One example was the National Security Council’s (NSC) humanitarian group. Elliot Abrams and Robin Cleveland of the Office of Management and Budget led it. It was created in September 2002 with members from the Central Intelligence Agency, the United States Agency for International Development (USAID), the Joint Chiefs, the Defense, State, Treasure, Justice, and Commerce departments. They considered the effects of Iraq using chemical weapons, a possible refugee crisis, the U.N.’s Oil for Food program, and what targets not to hit during the war. It also wanted to get Iraq up and running as quickly as possible after the war ended. A major problem was that it had very little information about what Iraq was like. They knew that sanctions had hurt the country, but decided that its oil wealth would pay for any reconstruction. Just as important it had no interaction with the other NSC groups working on military, political, and democratization affairs.
Over at the Pentagon, planning was often vague and based upon best-case scenarios. Different officials were often told that there were plans for post-war security, but there were no actual meetings about it. The Defense Department also followed Rumsfeld’s belief that the war would be short, there would be little damage to Iraq in the process, the country’s oil would pay for everything, an Iraqi leader would emerge, and that would allow the U.S. a quick exit.
On October 15, 2001 Undersecretary Feith briefed the National Security Council on CENTCOM’s planning. They came up with three phases for postwar Iraq. First there would be military control. Second a U.S. civilian authority would take over, and then finally, Iraqi leaders would emerge and the U.S. would turn power over to them and then leave. The military had no timeline for how long this process would take. Feith also said that Rumsfeld should be in charge during this time, allowing for unity of command after the war. This idea led to interagency arguments that lasted for two months.
At the same time, the administration wanted to keep all their work secret. On October 18 for example, Rumsfeld asked Feith to create an official postwar planning office, but then rescinded that order shortly afterwards. That was because the White House had decided that the government could not openly plan for postwar Iraq when it had not declared war yet, and publicly said it was trying to avoid it.
Work continued with some of the most informative coming from the worst-case scenario papers. In October Rumsfeld, Deputy Secretary of Defense Paul Wolfowitz, Feith, and the Joint Chiefs came up with a memo on 29 things that could go wrong in Iraq. Some of them were not finding weapons of mass destruction, sectarian fighting, not being able to find Saddam, Iraq breaking apart, the U.S. being there for 10 years, occupation costs skyrocketing, and world opinion turning against the war. Rumsfeld briefed the NSC and the president on this paper at a NSC meeting. In December Powell received a similar paper partially written by Ryan Crocker, the future U.S. ambassador to Iraq. It warned of a possible sectarian war for power that could lead to the dissolution of the country.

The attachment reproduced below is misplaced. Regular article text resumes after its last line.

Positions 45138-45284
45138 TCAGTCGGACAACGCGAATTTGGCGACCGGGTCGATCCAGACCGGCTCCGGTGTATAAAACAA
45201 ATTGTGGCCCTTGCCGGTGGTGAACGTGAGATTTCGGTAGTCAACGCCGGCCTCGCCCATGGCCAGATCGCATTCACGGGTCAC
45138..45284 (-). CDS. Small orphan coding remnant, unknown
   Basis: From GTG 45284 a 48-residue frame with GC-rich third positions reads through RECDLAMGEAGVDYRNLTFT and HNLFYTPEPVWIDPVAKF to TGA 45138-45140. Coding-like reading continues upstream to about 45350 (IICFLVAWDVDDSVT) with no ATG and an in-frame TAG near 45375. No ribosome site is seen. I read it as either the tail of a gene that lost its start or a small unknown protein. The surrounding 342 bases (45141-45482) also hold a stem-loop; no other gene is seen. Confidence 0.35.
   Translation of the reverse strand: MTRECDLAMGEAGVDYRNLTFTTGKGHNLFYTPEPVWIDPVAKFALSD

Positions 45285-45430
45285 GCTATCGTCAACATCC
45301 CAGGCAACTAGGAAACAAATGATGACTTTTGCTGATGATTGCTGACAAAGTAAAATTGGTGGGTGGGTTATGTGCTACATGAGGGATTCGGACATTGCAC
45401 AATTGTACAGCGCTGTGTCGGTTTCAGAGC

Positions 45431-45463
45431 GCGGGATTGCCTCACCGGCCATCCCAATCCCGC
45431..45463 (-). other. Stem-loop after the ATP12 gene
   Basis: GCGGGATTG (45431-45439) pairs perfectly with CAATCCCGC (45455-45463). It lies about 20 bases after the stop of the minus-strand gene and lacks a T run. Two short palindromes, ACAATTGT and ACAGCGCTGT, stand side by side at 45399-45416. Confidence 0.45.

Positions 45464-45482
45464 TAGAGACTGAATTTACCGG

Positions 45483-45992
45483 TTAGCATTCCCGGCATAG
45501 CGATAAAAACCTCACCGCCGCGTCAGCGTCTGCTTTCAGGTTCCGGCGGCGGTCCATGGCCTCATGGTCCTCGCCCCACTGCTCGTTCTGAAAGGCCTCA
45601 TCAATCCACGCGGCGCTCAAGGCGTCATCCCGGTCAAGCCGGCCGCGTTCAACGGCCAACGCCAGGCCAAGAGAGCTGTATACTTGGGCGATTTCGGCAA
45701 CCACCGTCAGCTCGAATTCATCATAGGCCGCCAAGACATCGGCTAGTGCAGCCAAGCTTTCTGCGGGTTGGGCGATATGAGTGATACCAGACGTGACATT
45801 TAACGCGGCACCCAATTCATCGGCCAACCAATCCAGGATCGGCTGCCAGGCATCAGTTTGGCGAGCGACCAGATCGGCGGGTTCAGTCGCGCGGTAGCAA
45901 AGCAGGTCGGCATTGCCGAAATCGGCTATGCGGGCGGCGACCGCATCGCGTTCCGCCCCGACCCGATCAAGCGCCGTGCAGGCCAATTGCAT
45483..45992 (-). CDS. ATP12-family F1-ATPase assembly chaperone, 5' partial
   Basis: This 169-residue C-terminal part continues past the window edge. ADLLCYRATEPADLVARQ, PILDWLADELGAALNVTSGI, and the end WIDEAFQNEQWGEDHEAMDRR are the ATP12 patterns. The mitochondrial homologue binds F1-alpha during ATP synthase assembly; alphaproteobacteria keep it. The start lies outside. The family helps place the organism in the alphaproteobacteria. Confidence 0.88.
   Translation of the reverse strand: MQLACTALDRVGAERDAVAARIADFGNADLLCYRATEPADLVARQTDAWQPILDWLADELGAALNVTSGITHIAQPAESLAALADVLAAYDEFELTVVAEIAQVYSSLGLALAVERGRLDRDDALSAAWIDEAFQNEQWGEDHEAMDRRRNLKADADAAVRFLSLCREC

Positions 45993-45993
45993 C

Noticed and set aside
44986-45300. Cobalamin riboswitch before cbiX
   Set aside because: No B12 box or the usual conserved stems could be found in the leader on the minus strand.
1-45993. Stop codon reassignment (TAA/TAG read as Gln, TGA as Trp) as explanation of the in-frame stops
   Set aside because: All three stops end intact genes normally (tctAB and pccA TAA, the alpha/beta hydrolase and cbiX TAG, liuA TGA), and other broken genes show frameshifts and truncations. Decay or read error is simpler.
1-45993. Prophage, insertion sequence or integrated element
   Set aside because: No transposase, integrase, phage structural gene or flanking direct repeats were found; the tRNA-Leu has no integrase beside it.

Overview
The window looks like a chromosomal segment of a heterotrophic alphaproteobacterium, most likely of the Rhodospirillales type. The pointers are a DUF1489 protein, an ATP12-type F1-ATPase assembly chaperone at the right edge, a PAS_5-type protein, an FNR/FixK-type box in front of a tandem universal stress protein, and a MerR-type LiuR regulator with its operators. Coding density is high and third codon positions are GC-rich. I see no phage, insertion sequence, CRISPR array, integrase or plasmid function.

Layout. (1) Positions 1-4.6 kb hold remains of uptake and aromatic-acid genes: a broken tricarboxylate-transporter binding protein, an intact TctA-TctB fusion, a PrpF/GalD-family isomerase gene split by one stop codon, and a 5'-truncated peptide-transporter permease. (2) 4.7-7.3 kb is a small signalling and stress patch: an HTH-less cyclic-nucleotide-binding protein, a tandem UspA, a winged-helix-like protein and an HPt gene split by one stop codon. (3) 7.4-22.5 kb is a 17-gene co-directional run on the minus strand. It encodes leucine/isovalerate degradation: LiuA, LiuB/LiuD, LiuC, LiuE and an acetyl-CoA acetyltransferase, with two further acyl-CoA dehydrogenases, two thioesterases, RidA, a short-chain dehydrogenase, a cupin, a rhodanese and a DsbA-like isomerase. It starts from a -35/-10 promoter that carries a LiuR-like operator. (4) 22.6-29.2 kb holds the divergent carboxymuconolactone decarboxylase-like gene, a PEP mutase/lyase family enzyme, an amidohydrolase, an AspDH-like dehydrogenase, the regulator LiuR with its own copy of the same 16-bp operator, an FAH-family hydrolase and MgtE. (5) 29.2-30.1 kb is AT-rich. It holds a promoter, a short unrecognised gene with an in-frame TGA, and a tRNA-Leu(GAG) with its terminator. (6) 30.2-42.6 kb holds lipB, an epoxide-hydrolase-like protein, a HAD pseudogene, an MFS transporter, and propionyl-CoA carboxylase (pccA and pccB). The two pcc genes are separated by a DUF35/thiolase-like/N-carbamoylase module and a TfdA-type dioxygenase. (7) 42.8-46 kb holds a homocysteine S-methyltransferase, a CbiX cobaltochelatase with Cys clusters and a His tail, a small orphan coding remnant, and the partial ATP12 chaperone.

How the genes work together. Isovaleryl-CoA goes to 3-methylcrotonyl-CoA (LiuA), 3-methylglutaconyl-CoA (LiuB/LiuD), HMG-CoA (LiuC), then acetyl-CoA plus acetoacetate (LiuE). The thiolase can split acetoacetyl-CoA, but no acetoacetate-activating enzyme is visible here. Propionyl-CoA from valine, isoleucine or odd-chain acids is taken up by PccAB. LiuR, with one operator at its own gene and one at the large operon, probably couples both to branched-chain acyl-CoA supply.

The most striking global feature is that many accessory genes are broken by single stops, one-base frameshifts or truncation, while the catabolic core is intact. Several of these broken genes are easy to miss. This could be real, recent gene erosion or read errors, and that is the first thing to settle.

Outside and inside the government there were also warnings about what could happen in post-war Iraq. A review of the U.S.’s efforts at nation-building showed that of the sixteen countries the U.S. intervened in only four West Germany, Japan, Panama, and Grenada stayed democratic ten years after the U.S. left. Three, Cuba, Haiti, and Nicaragua got worse. Academics also noted that Iraq was not like Germany and Japan after World War II. Both were rich, developed, homogenous countries with bureaucracies. That was largely lacking in Iraq. The planning for the occupation of those two countries also started shortly after Pearl Harbor and took years to develop. The U.S. was trying to plan for Iraq on the fly. The National Intelligence Council released a paper in January 2003 that said setting up a democracy in Iraq would be a long and arduous process. In February the Army War College put out a report that said Iraq could fall into civil war because of the ethnic and sectarian divisions in the country, that the armed forces would have to be completely rebuilt, and that rebuilding the country would be a huge effort after the economy had been devastated by sanctions. It also warned that the longer the U.S. stayed, the more resistance would grow to their presence. These reports had little affect on planning however.
Overall the administration’s effort to deal with post-war Iraq was uncoordinated and fragmented. The National Security Council and Condoleezza Rice were supposed to manage policy, but State and Defense largely worked on their own. The various NSC planning groups acted separately as well. The NSC also did not consult with many key agencies until very late in the game. That meant there was no coherent strategy in the White House on what to do about Iraq after the war was over. Many including Secretary Powell, Undersecretary Feith, and a biography have blamed Rice for her weak leadership at the time, and said the administration was dysfunctional during this period. “Hard Lessons” believes part of that was due to the workings of the bureaucracy, but it also reflected the divisive views of the main decision makers. Rumsfeld for example, thought that the U.S. should be in and out of Iraq as quickly as possible, so the U.S. didn’t need to address any of the country’s big problems, while Powell predicted a long occupation. In the fall of 2002 the White House picked a mix of both views, but did not have a single, unified plan of how it was to work.
Collins, Joseph, “Choosing War: The Decision to Invade Iraq and Its Aftermath,” Institute for National Strategic Studies, National Defense University, April 2008
PBS Frontline, “INTERVIEWS Elisabeth Bumiller,” Bush’s War, 3/24/08
- “INTERVIEWS Karen DeYoung,” Bush’s War, 3/24/08
Ricks, Thomas, Fiasco, The American Military Adventure In Iraq, 2006
Ricks, Thomas and DeYoung, Karen, “Ex-Defense Official Assails Colleagues Over Run-Up to War,” Washington Post, 3/9/08
Special Inspector General For Iraq Reconstruction, “Hard Lessons,” 1/22/09
Woodward, Bob, State of Denial, Bush At War, Part III, 2006
(Anadolu) In the spring of 2019 Iraq saw the largest number of displaced (IDPs) returning to their homes in nine months. Since the star...
Dr. Michael Izady of Columbia’s School of International and Public Affairs recently gave an interview to the Swiss-based International Relat...
(Iraqi News) The Islamic State appeared to enter into a new phase of its rebuilding in October 2018. First, during the winter of 2017 t...
(Shafaaq News) In March 2019 Iraq witnessed the lowest level of violence since the 2003 invasion. There were the fewest attacks every r...